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Debra discusses her experiences as a lesbian. She talks about her first lesbian relationship when she was 12, how she was married for one day, how her mother knew something was different about her, and how her sister figured out she was a lesbian because she was only married for one day.
She talks about her relationships with women, how she never openly acknowledged that she was gay but if she was asked she wouldn’t deny it.
They discuss monogamy, she was mostly faithful, but she also talks about jealous partners and how when one is accused of things, one might as well and go ahead and do it.
She doesn’t believe that a lesbian relationship is any different than a straight relationship.
They discuss bars and areas in Buffalo that she would frequent: Moon Glow bar, Pearls bar, Ralph Martins, Ryan’s Hotel, Little Harlem. They also discuss dating rituals, fashion, and relationship/ courting roles.
Discusses her child, a son. He was the product of her one-day marriage. She kept him for about 8 months and then her brother and his wife took him and raised him. He would spend the summers with her until he was 12 and then he lived with her and spent the summers with her brother and his wife.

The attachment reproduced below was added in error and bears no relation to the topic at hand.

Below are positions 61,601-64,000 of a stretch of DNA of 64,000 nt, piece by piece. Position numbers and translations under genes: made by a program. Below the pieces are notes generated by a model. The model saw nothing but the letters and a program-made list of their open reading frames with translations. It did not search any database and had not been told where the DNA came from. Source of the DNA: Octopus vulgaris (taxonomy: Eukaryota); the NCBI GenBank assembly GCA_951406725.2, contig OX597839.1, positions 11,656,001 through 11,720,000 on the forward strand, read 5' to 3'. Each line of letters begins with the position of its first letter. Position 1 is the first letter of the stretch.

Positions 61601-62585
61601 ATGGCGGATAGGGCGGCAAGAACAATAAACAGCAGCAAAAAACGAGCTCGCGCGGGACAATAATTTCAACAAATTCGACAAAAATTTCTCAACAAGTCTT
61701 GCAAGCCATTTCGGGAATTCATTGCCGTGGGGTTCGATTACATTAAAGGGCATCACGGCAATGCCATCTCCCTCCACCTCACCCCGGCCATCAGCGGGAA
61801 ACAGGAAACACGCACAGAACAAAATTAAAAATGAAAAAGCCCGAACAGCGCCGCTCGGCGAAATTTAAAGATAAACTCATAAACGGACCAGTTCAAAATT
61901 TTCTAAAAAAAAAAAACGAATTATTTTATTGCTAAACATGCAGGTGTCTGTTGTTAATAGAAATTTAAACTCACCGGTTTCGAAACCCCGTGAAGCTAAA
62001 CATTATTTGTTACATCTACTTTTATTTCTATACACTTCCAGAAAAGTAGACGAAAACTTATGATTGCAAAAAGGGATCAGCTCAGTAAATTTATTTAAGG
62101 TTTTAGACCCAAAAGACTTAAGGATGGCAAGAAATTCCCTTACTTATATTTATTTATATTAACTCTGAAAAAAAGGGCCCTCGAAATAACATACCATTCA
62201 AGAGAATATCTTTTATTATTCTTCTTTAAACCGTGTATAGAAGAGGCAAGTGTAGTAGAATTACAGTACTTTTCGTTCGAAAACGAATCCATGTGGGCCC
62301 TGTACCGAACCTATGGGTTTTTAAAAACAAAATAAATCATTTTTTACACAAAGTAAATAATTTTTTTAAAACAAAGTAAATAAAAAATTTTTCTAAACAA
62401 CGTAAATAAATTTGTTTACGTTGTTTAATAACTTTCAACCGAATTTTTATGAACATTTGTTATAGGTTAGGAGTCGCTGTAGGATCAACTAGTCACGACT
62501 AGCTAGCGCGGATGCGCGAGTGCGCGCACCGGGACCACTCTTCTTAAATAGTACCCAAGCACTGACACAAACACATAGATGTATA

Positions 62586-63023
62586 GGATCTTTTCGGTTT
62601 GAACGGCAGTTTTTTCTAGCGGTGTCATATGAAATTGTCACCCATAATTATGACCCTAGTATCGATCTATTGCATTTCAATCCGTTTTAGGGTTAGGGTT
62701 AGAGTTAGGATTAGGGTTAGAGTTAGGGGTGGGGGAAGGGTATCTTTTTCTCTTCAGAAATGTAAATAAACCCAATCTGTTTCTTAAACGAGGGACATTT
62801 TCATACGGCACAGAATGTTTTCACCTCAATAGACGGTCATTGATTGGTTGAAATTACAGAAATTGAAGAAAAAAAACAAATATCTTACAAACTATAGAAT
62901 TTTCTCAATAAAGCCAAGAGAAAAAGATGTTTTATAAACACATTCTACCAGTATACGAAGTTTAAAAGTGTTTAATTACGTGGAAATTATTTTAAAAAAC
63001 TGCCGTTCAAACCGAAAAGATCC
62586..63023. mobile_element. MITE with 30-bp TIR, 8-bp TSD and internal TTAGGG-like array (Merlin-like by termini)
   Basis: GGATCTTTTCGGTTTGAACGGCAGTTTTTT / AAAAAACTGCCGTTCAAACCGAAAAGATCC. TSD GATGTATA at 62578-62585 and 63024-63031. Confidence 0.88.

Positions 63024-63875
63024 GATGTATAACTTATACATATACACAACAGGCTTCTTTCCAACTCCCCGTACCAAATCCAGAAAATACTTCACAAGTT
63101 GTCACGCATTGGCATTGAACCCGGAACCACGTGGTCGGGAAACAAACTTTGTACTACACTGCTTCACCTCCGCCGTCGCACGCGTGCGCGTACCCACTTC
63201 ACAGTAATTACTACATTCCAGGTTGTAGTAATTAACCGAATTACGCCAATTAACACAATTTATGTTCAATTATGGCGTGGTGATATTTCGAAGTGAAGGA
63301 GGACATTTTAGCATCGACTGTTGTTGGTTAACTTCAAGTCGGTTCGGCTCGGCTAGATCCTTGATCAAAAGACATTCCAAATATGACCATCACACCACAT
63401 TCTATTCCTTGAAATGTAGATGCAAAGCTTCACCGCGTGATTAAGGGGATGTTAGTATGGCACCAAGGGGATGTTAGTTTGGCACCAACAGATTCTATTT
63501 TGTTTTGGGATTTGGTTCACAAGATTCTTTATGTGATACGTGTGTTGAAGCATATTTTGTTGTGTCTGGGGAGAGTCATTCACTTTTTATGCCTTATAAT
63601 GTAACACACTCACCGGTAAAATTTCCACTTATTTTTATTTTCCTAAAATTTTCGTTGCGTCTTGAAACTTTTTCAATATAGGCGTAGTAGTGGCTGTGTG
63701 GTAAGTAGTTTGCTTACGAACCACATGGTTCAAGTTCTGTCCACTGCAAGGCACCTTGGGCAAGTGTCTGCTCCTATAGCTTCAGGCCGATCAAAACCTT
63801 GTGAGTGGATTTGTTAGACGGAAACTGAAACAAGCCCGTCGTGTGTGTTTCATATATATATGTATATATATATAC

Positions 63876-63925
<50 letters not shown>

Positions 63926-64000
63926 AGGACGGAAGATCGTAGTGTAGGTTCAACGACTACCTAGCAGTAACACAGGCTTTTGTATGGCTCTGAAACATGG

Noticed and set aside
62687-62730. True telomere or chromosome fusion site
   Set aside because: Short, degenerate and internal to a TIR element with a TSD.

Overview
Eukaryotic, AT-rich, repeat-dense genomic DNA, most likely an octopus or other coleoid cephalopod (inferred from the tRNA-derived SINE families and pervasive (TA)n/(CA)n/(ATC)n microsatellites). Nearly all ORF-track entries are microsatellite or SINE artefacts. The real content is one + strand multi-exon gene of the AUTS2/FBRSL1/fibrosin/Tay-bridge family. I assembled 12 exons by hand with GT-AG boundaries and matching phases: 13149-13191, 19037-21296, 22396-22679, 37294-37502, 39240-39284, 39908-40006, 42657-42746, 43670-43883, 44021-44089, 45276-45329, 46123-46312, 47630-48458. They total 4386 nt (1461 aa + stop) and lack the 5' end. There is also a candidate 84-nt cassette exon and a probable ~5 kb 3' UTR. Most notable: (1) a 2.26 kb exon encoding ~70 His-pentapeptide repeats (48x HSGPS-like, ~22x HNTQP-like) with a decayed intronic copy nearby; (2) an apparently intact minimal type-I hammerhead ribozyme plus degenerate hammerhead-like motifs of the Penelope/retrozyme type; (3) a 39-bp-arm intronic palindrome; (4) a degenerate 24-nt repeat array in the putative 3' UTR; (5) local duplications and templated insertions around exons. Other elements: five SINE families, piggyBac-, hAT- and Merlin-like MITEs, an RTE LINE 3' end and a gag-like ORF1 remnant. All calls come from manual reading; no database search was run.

Believes lesbians make better mothers because they know more. She didn’t want her son to go into gay life because she felt it would be difficult for him, she doesn’t believe that gay men relationships last. She believes you can teach someone not to be gay.
They talk about gay men and lesbian relationships and social interactions. She would call upon her gay male friends to be her date to events that she needed a date, also sometimes family events. They talk about marriages between a gay man and gay woman. Debra says that she knew quite a few couples who had done that to put up a front, but that those relationships always worked out well. Debra also talks about marriage between two women. She never wanted to get married but knew women who did.
They also discuss alcoholism and drugs among the gay community.
On the second tape, Debra further discusses fights in the lesbian community. Madeline asks if she knew any lesbians who played sports in the 1940s and 1950s. Debra believes lesbians played sports but cannot definitely say so.
Pat Turner describes early experiences as a lesbian growing up in the south, conflicts with her enthusiasm for religion as a young person, and her family’s reaction to her sexual orientation. She talks about the relative lack of gay social life in Tennessee, despite the existence of certain bars in Nashville. Discusses how her first letter to The Ladder became an article, and the response from readers. Describes working on The Ladder, and later experiences after the Stonewall.